Original Article

Addressing the ACGME Competency of Communicating with the Public through the Use of TEDx Talks

Authors: Ashleigh Peng Lin, MS, Shao-Ying Liu, MD, Tzu-Tao Chen, MD, Shin-Yi Huang, BBA, Bei-Wen Wu, MSc, Yen-Kuang Lin, PhD, Ka-Wai Tam, MD, PhD


Objectives: Competency-based public communication skills are not systematically taught in most medical curricula, reflecting a gap between medical knowledge and holistic patient care as trainees transition into clinicians. We sought to investigate the efficacy of technology, entertainment, and design (TED) talks in postgraduate year (PGY) training programs.

Methods: The authors organized an official internal TEDx event in which six PGY trainees volunteered as speakers. Two experienced physicians and two administrators also participated as speakers to provide trainees a didactic shadow learning experience. The remaining PGY trainees, along with clerks, physicians, nurses, pharmacists, and administrators, attended the conference. Before the event, speakers undertook individual training sessions and learned the principles of the presentation structure and storytelling mode. At the end of the event, a survey evaluating overall satisfaction in communication skills and professionalism was administered to all of the attendees.

Results: Survey participants totaled 104, with a response rate of 97.2%. TEDx talks improved trainees’ levels of patient care, communication, and professionalism. Speakers reported the high level of satisfaction with the event (mean 4.96 on a 5-point Likert scale; standard deviation 0.20). Participants agreed that the shadowing experience was useful and that the event encouraged them to pursue interests outside the medical field.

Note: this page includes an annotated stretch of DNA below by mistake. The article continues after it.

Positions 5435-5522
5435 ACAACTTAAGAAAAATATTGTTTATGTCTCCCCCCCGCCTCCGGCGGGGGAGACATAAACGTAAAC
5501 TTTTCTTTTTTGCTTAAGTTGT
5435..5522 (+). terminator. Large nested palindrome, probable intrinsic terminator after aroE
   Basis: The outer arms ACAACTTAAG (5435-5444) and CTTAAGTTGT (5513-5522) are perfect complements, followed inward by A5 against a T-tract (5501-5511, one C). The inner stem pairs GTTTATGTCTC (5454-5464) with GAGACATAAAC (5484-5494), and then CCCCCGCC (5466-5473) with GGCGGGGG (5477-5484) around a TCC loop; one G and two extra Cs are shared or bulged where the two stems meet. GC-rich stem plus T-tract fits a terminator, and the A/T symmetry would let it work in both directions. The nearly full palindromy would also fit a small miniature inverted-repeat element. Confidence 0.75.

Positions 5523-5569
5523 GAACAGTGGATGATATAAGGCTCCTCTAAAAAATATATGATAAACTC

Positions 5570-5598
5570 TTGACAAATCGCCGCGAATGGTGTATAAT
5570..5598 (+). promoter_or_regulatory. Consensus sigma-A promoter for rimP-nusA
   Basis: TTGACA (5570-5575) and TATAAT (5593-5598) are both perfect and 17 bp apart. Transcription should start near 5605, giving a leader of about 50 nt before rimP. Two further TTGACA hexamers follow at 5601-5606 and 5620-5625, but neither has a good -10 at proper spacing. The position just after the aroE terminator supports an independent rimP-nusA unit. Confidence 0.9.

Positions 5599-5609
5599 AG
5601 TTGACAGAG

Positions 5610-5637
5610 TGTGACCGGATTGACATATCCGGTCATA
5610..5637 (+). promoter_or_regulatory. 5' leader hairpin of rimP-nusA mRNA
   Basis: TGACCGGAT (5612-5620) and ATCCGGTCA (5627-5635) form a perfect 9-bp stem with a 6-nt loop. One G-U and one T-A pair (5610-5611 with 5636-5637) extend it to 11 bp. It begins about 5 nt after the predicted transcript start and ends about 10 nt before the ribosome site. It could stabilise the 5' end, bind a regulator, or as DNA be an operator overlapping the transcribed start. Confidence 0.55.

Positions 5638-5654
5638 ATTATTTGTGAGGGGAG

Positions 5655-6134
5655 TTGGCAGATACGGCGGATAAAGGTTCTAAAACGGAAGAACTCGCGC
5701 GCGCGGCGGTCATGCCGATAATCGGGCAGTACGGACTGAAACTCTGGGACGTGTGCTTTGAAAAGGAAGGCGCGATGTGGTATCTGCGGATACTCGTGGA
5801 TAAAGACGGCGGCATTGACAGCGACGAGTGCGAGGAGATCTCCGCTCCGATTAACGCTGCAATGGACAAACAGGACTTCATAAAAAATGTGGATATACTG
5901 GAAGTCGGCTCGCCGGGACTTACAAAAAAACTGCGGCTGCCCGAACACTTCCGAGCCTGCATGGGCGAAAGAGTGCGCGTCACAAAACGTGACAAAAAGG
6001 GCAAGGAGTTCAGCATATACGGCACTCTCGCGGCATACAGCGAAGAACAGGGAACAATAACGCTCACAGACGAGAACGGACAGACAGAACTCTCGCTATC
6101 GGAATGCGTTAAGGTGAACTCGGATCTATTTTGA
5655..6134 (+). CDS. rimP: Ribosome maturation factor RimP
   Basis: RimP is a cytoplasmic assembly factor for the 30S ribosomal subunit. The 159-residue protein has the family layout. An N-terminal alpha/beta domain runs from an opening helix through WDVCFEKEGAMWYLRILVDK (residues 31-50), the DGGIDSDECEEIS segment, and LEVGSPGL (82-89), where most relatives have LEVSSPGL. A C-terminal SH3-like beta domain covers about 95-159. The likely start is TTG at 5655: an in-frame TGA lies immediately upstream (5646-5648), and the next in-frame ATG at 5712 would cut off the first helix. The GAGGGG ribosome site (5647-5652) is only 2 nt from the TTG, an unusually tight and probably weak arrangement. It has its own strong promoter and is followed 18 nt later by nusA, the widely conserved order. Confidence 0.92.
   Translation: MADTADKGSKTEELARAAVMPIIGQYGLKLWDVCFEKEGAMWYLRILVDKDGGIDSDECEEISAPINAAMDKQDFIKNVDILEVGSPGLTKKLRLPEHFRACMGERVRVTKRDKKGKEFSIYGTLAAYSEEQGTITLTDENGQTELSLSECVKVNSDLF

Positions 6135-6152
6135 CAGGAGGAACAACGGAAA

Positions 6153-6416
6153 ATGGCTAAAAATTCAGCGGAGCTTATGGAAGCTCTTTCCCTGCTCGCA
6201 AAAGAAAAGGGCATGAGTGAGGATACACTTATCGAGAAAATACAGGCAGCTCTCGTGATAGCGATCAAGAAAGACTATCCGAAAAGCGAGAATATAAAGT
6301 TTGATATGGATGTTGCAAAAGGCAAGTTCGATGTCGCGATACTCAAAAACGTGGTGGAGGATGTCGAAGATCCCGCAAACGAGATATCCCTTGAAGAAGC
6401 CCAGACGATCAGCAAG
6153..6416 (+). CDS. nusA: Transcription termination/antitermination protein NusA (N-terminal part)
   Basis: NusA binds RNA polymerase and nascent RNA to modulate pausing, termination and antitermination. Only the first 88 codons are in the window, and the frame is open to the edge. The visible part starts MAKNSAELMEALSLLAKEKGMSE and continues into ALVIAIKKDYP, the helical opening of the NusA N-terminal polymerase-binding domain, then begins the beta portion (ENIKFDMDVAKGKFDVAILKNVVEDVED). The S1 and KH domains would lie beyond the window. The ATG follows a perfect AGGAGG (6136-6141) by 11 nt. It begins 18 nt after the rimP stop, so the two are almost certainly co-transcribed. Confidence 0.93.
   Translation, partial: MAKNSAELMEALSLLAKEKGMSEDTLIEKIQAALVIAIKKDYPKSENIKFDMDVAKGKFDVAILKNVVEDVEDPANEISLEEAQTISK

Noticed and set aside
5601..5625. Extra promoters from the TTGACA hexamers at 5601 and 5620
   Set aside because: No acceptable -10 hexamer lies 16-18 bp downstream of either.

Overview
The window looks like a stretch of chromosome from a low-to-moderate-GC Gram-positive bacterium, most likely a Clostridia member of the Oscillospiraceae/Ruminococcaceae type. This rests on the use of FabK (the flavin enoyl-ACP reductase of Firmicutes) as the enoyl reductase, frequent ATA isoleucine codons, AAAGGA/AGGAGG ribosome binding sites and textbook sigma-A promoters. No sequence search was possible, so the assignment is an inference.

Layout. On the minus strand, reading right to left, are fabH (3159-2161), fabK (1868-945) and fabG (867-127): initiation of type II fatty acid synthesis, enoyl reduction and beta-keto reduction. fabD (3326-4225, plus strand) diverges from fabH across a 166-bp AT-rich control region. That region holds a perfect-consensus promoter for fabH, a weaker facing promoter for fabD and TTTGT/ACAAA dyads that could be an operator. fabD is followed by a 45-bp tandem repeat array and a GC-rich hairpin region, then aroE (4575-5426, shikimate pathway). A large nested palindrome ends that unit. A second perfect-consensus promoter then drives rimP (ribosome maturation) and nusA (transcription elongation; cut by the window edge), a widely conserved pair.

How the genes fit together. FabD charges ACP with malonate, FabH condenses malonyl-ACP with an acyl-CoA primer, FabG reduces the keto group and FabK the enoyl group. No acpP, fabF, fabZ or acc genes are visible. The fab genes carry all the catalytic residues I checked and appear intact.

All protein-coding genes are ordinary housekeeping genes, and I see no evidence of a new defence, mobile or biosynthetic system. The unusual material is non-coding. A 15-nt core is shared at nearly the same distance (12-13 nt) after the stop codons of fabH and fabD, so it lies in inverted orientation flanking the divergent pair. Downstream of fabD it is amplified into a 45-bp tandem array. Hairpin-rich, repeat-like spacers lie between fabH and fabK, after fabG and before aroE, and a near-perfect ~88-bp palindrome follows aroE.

Conclusions: This study highlights that TED is successful in terms of participant satisfaction and training in communication and professionalism. Engaging and training PGY trainees through TED-style events could bridge the gap between acquired knowledge and professional competencies. The authors recommend the implementation of TED-style events in medical training programs.

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